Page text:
Iran will be the focus of the North Central College event, “Education Under Fire,” on Jan. 31 as part of the College’s emphasis on global human rights.
At the request of North Central senior psychology major Mozhdeh Khodarahmi, the Office of International Programs is presenting the film “Education Under Fire” and panel discussion from 7:30 to 9 p.m. Tuesday, Jan. 31, in Smith Hall at Old Main.
The new 30-minute documentary focuses on the Islamic Republic of Iran’s three decade-long policy of denying members of its Bahá’í community the right to attend any institution of higher education. In May 2011 the Iranian government launched an attack against the Bahá’í Institute for Higher Education (BIHE) raiding dozens of homes, confiscating computers and materials and detaining a number of that institution’s professors and administrators, some of whom are in prison without formal charges against them. The BIHE was founded in 1987 and offers at present the only access to higher education available to Iranian Bahá’ís.
Education Under Fire also is the title of a campaign to address the Iranian government’s denial of the right to education for ideological and religious reasons. The campaign hopes to begin conversations on campuses around the country in order to raise awareness of and shine a light on the importance of defending Article 26 of the Universal Declaration of Human Rights, which guarantees education as an inalienable right of every human being.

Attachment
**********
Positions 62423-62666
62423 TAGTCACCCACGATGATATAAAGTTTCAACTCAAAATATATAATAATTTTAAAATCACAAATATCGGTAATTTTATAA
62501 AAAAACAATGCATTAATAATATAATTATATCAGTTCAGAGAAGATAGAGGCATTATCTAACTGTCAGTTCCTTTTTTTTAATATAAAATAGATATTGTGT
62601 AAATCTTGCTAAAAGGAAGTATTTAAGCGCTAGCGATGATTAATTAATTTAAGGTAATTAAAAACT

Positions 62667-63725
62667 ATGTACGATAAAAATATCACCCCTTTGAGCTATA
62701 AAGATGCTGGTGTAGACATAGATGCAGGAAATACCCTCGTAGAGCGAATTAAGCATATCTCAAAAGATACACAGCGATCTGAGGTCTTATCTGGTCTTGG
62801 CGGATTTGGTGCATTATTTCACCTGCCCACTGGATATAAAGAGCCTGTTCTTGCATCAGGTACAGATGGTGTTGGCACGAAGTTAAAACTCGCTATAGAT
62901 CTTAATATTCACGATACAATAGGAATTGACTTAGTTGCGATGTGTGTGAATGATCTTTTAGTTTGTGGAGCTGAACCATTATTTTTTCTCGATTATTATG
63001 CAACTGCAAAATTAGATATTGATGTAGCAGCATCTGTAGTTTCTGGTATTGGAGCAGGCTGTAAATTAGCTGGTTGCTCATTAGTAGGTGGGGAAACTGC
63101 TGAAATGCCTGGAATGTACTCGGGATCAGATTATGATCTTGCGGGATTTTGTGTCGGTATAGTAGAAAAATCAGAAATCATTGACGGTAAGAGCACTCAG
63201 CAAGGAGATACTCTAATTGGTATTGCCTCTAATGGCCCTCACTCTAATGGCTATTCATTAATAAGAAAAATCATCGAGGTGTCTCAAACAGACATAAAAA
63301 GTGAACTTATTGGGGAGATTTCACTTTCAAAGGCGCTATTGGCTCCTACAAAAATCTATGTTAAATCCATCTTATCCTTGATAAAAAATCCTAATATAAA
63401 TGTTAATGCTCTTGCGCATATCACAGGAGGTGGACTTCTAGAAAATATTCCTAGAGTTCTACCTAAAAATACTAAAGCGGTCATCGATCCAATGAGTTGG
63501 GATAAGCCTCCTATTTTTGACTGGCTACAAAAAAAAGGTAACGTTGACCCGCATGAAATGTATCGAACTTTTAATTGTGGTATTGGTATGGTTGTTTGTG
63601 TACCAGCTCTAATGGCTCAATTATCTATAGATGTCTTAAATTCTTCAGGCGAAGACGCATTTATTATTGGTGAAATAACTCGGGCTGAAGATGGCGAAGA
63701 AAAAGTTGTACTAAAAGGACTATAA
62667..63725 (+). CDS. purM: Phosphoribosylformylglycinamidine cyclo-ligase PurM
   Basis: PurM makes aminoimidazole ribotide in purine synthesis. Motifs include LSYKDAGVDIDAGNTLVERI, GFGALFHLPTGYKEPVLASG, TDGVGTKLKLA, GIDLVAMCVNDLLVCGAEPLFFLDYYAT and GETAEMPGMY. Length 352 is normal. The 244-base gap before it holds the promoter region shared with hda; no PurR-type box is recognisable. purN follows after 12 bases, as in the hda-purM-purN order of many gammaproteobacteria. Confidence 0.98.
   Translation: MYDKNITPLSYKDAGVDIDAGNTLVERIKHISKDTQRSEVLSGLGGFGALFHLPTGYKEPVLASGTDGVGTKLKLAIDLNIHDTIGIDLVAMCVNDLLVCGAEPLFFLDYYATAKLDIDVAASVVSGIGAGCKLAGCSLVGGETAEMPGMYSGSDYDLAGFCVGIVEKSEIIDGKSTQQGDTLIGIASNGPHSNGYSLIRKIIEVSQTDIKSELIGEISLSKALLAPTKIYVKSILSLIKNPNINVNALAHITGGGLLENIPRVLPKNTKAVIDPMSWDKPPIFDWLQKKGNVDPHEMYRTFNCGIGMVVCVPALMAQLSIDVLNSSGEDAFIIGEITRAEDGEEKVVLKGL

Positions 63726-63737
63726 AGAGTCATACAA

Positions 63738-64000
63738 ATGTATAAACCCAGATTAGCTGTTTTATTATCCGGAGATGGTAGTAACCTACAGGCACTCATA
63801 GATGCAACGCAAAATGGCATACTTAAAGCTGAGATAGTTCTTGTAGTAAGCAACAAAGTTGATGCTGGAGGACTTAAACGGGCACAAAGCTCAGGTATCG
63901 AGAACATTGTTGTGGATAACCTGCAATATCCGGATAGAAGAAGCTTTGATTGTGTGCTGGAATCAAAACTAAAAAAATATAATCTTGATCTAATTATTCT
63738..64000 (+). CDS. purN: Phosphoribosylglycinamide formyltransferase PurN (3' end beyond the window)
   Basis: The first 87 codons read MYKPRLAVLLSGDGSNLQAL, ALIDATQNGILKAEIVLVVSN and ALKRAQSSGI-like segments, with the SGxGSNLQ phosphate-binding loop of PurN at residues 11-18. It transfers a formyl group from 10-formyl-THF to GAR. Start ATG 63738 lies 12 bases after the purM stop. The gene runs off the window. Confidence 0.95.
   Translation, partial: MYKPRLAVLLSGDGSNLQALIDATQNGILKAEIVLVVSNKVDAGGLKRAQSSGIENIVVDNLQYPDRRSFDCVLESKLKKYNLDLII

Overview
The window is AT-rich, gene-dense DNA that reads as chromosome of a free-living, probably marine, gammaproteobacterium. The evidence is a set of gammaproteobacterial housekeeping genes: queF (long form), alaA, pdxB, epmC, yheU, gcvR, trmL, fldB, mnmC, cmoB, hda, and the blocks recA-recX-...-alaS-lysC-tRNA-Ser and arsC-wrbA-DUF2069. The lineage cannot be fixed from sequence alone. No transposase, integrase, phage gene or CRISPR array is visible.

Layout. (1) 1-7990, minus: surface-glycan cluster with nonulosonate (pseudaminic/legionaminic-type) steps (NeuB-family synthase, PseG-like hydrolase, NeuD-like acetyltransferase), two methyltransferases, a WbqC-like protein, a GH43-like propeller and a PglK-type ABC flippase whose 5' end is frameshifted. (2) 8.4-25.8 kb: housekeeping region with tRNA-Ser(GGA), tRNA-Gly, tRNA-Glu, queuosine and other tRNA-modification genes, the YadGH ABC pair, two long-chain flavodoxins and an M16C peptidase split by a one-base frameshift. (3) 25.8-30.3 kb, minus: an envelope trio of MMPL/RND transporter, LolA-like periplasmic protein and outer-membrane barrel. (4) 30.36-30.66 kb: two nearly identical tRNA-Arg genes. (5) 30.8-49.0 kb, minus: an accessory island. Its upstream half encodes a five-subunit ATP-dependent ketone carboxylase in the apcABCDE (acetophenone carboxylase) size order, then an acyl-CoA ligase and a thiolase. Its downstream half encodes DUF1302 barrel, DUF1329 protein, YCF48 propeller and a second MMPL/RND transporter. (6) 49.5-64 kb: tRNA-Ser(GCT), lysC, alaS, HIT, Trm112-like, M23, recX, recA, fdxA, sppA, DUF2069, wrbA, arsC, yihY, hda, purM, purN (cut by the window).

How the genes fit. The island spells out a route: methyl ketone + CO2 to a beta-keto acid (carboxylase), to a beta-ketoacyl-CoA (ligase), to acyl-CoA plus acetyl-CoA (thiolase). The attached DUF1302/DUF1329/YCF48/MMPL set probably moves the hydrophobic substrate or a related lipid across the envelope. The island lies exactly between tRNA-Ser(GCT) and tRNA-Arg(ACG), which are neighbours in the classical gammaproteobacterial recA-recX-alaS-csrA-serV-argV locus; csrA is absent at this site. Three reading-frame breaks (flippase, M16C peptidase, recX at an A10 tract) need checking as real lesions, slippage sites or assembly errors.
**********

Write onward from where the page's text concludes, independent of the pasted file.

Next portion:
Mozhdeh was born and raised in Iran and is a permanent resident of the United States. She and her sister Mehry, a North Central junior majoring in management, will share their experiences as former students of the BIHE institute before moving to the United State four years ago. The Iran specialist with Amnesty International will also join them as part of the panel. They will discuss action steps that can make a difference on this issue.
“This matter is very close to my heart and now that there is an opportunity in this country to raise the awareness on this human rights issue I feel it is my responsibility to bring this issue into everybody’s attention,” says Mozhdeh. “I believe we are members of a human family who should support our brothers and sisters who are in need and in danger all around the world.”
The Bahá'í Faith is the youngest of the world’s independent religions. Its founder, Bahá'u'lláh (1817-1892), is regarded by Bahá'ís as the most recent in the line of Messengers of God that stretches back beyond recorded time and that includes Abraham, Moses, Buddha, Krishna, Zoroaster, Christ and Muhammad. The central theme of Bahá'u'lláh's message is that humanity is one single race and that the day has come for its unification in one global society.